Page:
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The PEOPLE, etc., respondent, v. Lamel FABERS, appellant.

Decided: November 04, 2015

WILLIAM F. MASTRO, J.P., RUTH C. BALKIN, THOMAS A. DICKERSON, and SHERI S. ROMAN, JJ. Seymour W. James, Jr., New York, N.Y. (Paul Wiener of counsel), for appellant, and appellant pro se. Kenneth P. Thompson, District Attorney, Brooklyn, N.Y. (Leonard Joblove, Thomas M. Ross, and Daniel Berman of counsel; Michael C. Zebrowski on the brief), for respondent.

Appeal by the defendant from a judgment of the Supreme Court, Kings County (Firetog, J.), rendered November 10, 2011, convicting him of murder in the second degree and criminal possession of a weapon in the second degree, upon a jury verdict, and sentencing him to an indeterminate term of imprisonment of 22 years to life on the conviction of murder in the second degree and a determinate term of imprisonment of 13 years on the conviction of criminal possession of a weapon in the second degree, to run consecutively to each other, plus a period of 5 years of postrelease supervision. The appeal brings up for review the denial, after a hearing, of that branch of the defendant's omnibus motion which was to suppress identification testimony.

ORDERED that the judgment is modified, as a matter of discretion in the interest of justice, by reducing the sentence imposed on the conviction of criminal possession of a weapon in the second degree from a determinate term of 13 years of imprisonment to a determinate term of 5 years of imprisonment; as so modified, the judgment is affirmed.

Contrary to the defendant's contention, the Supreme Court properly declined to suppress identification testimony. Although lineup participants should share the same general physical characteristics, there is no requirement that a defendant in a lineup be surrounded by persons who are nearly identical in appearance (see People v. Marshall, 51 AD3d 821; People v. Kirby, 34 AD3d 695). Here, the hearing record, including a photograph of the corporeal lineup, establishes that the lineup procedure was not unduly suggestive (see People v. McDonald, 82 AD3d 1125; People v. Marshall, 51 AD3d at 821; People v. Jordan, 44 AD3d 875, 876; People v. Johnson, 33 AD3d 939, 940; People v. Saunders, 306 A.D.2d 502).

The defendant's contention that the Supreme Court failed to comply with the procedure for handling jury notes set forth by the Court of Appeals in People v. O'Rama (78 N.Y.2d 270, 277–278) is unpreserved for appellate review. The alleged failure to comply with the O'Rama procedure did not constitute a mode of proceedings error which would obviate the preservation requirement because it is evident from the record that the Supreme Court fulfilled its core responsibilities under CPL 310.30 by providing defense counsel with meaningful notice of the content of the jury's notes (see People v. Nealon, ––– NY3d ––––, 2015 N.Y. Slip Op 07781; People v. Ramirez, 15 NY3d 825, 826; People v. Kadarko, 14 NY3d 426, 429–430; People v. Heron, 130 AD3d 754, 756; People v. Pressley, 115 AD3d 991, 992).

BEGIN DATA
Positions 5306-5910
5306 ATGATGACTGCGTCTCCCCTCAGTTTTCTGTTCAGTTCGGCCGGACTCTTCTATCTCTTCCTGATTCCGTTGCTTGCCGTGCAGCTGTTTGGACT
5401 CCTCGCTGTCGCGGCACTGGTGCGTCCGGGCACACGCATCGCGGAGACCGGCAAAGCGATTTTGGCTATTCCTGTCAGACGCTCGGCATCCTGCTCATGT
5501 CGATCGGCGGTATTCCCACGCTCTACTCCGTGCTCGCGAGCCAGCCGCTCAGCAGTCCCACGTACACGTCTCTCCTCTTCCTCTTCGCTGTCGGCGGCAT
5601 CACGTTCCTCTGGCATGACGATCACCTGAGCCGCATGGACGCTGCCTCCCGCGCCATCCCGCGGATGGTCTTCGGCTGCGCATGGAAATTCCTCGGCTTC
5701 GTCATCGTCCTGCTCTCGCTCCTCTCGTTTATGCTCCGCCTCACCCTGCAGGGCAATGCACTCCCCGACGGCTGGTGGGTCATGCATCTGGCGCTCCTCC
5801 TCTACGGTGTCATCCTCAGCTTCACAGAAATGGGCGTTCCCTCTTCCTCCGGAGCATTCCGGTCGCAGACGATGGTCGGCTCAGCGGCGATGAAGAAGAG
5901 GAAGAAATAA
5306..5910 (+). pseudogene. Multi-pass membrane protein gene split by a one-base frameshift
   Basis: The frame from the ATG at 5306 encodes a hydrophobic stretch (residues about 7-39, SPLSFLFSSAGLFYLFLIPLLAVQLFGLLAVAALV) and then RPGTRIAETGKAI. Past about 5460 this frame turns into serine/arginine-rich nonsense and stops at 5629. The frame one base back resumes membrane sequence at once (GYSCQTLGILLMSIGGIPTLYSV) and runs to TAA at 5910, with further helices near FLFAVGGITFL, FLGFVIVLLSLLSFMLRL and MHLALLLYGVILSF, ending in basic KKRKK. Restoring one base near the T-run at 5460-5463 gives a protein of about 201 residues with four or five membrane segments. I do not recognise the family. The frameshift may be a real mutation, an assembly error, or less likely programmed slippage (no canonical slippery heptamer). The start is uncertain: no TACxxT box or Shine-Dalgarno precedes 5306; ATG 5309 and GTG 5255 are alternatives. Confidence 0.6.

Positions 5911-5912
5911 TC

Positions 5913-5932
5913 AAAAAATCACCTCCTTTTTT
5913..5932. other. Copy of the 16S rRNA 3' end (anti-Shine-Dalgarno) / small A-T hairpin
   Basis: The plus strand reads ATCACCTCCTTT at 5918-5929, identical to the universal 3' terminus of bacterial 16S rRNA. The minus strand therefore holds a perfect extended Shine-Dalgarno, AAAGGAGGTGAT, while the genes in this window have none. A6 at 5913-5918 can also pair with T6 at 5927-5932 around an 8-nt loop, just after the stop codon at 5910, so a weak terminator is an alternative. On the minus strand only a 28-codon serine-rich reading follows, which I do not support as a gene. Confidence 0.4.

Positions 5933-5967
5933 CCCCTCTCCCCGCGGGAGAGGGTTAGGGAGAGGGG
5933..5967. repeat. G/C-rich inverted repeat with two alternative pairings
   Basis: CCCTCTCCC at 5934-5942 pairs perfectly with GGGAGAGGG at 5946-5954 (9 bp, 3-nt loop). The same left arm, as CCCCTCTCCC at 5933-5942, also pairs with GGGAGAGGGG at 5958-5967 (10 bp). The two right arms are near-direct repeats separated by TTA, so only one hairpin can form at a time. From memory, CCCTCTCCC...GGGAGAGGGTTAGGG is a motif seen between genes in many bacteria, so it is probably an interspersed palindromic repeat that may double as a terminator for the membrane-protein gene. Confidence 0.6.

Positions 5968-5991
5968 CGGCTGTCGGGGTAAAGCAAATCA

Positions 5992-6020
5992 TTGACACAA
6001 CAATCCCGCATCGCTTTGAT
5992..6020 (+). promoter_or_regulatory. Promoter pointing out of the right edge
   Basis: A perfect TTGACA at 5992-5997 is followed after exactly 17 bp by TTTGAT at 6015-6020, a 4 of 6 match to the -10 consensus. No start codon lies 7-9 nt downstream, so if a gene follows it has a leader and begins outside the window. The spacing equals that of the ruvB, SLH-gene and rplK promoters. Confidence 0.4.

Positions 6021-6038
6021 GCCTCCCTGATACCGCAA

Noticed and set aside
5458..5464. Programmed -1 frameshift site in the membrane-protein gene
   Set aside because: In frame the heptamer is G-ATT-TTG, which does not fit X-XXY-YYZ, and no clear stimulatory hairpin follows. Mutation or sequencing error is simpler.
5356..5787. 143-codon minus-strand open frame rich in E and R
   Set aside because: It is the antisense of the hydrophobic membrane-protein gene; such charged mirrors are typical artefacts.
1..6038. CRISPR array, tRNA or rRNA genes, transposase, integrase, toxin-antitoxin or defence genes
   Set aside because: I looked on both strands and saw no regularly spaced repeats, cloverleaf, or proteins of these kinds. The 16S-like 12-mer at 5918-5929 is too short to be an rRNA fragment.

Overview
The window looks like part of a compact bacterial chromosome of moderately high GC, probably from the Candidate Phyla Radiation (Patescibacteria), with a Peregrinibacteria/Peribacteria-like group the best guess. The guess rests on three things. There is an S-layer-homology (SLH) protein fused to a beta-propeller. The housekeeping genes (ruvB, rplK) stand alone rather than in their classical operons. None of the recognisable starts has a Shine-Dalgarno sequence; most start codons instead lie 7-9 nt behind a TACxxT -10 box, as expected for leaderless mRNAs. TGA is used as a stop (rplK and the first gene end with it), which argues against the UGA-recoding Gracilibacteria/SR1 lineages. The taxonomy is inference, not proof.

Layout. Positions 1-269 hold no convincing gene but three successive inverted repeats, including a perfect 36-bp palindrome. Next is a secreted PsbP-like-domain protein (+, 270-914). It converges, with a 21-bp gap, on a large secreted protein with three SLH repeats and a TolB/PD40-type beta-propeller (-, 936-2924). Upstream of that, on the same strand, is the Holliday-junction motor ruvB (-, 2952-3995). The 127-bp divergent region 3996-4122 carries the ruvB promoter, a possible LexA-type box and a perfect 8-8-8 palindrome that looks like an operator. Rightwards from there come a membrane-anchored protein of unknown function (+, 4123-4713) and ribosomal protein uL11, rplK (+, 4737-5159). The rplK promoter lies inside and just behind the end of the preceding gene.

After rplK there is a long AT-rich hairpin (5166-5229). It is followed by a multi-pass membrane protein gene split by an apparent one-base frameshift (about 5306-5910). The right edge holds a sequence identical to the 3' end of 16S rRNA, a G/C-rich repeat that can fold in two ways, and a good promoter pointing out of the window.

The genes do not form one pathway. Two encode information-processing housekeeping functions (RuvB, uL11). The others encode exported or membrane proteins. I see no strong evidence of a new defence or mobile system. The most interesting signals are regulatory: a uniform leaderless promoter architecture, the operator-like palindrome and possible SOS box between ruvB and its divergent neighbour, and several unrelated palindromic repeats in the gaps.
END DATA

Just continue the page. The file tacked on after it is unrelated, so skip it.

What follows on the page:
Contrary to the defendant's contention raised in his pro se supplemental brief, the Supreme Court did not err in denying his trial motion to reopen the suppression hearing. The defendant failed to show that the new facts he proffered in support of the motion were likely to affect the original determination (see CPL 710.40[4]; People v. Clark, 88 N.Y.2d 552, 555; People v. Guerrier, 129 AD3d 863; People v. Perkins, 124 AD3d 915).

In his pro se supplemental brief, the defendant contends that the verdict was against the weight of the evidence. In fulfilling our responsibility to conduct an independent review of the weight of the evidence (see CPL 470.15; People v. Danielson, 9 NY3d 342), we nevertheless accord great deference to the jury's opportunity to view the witnesses, hear the testimony, and observe demeanor (see People v. Mateo, 2 NY3d 383; People v. Bleakley, 69 N.Y.2d 490, 495). Upon reviewing the record here, we are satisfied that the verdict was not against the weight of the evidence (see People v. Romero, 7 NY3d 633).

Although the defendant contends in his pro se supplemental brief that counsel should have sought a circumstantial evidence charge, such a charge would not have been warranted here (see People v. Rodriguez, 259 A.D.2d 713; People v. Williams, 213 A.D.2d 688, 688–689). Consequently, the failure of trial counsel to seek that jury charge cannot be said to have constituted ineffective assistance of counsel (see People v. Caban, 5 NY3d 143, 152; People v. McDonald, 82 AD3d 1125, 1126).

The Supreme Court properly imposed consecutive sentences for the convictions of murder in the second degree and criminal possession of a weapon in the second degree in light of, inter alia, the evidence at trial showing that prior to the shooting incident the defendant possessed the weapon that he ultimately used (see People v. Brown, 21 NY3d 739, 751–752; People v. Mitchell, 118 AD3d 1417, 1418–1419; People v. Rodriguez, 118 AD3d 451, 452).

The sentence imposed upon the conviction of criminal possession of a weapon in the second degree was excessive to the extent indicated herein (see People v. Suitte, 90 A.D.2d 80).

The defendant's remaining contentions are without merit.

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